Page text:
- Guardian Article: Trade rules have thwarted global efforts to fight Covid – the WTO must waive monopolies on vaccines, treatments and tests (February 2022)
- Open Letter to WTO: Access to vaccines, tests and treatments must not be delayed (February 2022)
- MSF report on COVAX scheme (January 2022)
- Civil society open letter to reach an urgent decision to waive monopolies on vaccine (December 2021)
Updated September 2023.
March 3, 2021: The majority of more than 30 delegations speaking in the World Trade Organisation General Council on March 1, 2021, were in favour of the proposed suspension of rules under the WTO Agreement on Trade-Related Aspects of Intellectual Property Rights, for the COVID-19 pandemic period, according to a WTO official familiar with the proceedings.
February 25, 2021: The World Trade Organisation has again delayed the debate and decision on the proposed suspension of intellectual property trade rules from its General Council meeting on March 1-2, to the TRIPS Council on March 10-11, 2021. Meanwhile Pope Francis, who has an ambassador to the WTO, has come out is support of the suspension.
On February 23, 2020, Archbishop Ivan Jurkovič, Permanent Observer of the Holy See to the WTO, told the Council of the Trade-Related Aspects of Intellectual Property Rights:
February 22, 2021: The World Trade Organisation will finally vote on the suspension of intellectual property rules during the COVID-19 pandemic on March 1-2, 2021. The global advisory bodies for workers and civil society to the Group of 20 rich countries is urging it to call on the WTO to support the suspension.
February 17, 2021: Dr Ngozi Okonjo-Iweala, confirmed as World Trade Organisation Director-General on February 15, is making her top priority ensuring the trade body does more to address the COVID-19 pandemic.
A former special envoy for the World Health Organisation on COVID-19, she called the disparities in vaccine rates between rich and poor countries “unconscionable” and urged members to lift export restrictions on medical items.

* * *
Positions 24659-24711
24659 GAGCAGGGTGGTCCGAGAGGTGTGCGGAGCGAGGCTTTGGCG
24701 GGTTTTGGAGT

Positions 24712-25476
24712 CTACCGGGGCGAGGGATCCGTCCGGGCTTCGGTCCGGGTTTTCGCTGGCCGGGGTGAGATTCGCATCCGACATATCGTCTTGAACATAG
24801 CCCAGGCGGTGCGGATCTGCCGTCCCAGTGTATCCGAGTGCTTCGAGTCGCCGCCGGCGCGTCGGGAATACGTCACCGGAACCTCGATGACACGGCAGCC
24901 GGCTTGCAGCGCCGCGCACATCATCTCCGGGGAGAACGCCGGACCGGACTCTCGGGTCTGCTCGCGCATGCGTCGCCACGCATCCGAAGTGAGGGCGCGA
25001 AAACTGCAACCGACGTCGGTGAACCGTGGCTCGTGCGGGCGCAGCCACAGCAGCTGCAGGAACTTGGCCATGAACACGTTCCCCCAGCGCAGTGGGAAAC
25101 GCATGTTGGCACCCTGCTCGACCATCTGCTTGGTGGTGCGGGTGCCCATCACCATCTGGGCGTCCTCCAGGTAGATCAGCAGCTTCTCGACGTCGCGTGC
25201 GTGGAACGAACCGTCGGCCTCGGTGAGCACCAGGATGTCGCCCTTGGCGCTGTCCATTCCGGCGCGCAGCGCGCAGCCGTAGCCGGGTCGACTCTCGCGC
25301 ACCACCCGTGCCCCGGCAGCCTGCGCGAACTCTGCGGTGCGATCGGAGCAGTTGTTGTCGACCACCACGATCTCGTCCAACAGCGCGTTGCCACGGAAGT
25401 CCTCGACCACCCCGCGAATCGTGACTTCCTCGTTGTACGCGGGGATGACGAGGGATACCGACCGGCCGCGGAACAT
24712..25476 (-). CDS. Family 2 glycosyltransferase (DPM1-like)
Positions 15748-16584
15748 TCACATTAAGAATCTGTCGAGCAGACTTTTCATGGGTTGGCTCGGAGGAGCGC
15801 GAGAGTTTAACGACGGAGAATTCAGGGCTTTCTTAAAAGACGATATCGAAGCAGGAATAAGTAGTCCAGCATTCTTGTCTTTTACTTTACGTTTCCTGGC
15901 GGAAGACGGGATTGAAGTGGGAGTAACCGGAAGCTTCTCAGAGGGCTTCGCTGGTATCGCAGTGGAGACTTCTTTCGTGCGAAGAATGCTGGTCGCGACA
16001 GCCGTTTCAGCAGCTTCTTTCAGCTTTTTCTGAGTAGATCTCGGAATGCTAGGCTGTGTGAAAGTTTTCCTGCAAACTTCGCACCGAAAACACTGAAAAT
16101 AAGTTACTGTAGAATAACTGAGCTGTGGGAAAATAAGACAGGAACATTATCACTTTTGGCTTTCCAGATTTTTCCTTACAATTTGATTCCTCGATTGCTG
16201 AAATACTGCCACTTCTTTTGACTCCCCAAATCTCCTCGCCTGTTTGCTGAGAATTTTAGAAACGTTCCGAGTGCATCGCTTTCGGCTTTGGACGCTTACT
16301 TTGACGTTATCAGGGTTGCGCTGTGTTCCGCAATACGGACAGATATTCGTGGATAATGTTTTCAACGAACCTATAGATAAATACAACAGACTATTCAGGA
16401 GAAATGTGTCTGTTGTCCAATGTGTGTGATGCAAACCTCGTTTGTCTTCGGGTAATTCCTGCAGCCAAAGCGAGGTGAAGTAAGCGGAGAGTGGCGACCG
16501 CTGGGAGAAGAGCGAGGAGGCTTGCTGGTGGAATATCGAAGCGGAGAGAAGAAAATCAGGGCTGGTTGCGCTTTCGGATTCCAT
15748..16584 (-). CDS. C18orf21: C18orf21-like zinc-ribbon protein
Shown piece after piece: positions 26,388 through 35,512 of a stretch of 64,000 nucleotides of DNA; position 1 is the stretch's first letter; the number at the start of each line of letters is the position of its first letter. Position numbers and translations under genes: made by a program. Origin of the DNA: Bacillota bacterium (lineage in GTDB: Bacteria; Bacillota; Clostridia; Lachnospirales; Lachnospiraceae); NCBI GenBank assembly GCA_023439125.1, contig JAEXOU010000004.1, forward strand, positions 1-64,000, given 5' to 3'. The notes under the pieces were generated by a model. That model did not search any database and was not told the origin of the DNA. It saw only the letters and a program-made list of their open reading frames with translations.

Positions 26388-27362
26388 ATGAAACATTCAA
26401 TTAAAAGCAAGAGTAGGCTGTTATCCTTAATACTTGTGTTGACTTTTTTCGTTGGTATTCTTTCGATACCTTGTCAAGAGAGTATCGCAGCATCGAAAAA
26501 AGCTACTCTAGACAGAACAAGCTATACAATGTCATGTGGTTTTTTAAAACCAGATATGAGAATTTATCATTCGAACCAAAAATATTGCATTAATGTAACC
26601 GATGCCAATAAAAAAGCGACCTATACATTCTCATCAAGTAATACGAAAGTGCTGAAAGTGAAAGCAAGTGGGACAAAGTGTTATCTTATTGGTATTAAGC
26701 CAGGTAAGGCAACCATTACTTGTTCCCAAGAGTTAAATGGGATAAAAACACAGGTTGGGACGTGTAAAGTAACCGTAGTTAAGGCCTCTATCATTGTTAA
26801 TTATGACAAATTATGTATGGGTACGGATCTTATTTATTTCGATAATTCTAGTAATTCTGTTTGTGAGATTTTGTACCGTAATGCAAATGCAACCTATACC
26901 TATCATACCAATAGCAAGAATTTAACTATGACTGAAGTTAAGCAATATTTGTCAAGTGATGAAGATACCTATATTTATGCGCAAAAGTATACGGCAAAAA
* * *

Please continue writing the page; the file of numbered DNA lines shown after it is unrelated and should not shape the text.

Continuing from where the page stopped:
February 10, 2021: Former US President Trump made life at the top of the World Trade Organisation hard for its former head, Roberto Azevado, who left early to take a job with PepsiCo. Then Trump blocked the appointment of his replacement, who had clear majority support. Now US President Biden has cleared the way for her appointment,
Dr Ngozi Okonjo-Iweala from Nigeria, is likely be the first woman and first African to head the WTO when the post is filled later this year.
February 2, 2021: The next round of World Trade Organisation TRIPS Council negotiations on improving access to vaccines for low income countries by waiving certain intellectual property (IP) rules during the COVID-19 pandemic will take place this Thursday, February 4.
The proposal initiated by India and South Africa is now being officially co-sponsored by Eswatini, Kenya, Mozambique, Pakistan, Mongolia, Venezuela, Bolivia and Egypt.
February 1, 2021: World Health Organisation Director-General, Tedros Adhanom Ghebreyesus, told a briefing on January 29, “If we hoard vaccines and we are not sharing, there will be three major problems. One, I have said it, it will be a catastrophic moral failure and two it keeps the pandemic burning and three very slow global economy recovery”.
January 25, 2021: The Paris-based International Chamber of Commerce has commissioned a team of economists affiliated with Harvard University, the University of Maryland and Istanbul’s Koc University, to examine trade data across 35 industries in 65 countries, which explores the economic impacts of unequal COVID-19 vaccine distribution.
January 21, 2021: Incoming US President Joe Biden has immediately issued Executive Orders which reverse major Trump policies over the last four years, beginning with re-joining the World Health Organisation and plans to address deadly COVID-19 pandemic, reversing his environmental agenda including re-joining the Paris Climate Agreement, cancelling his anti-immigration policies, bolstering the economy and restoring federal efforts to promote diversity.
International trade agreements didn’t feature.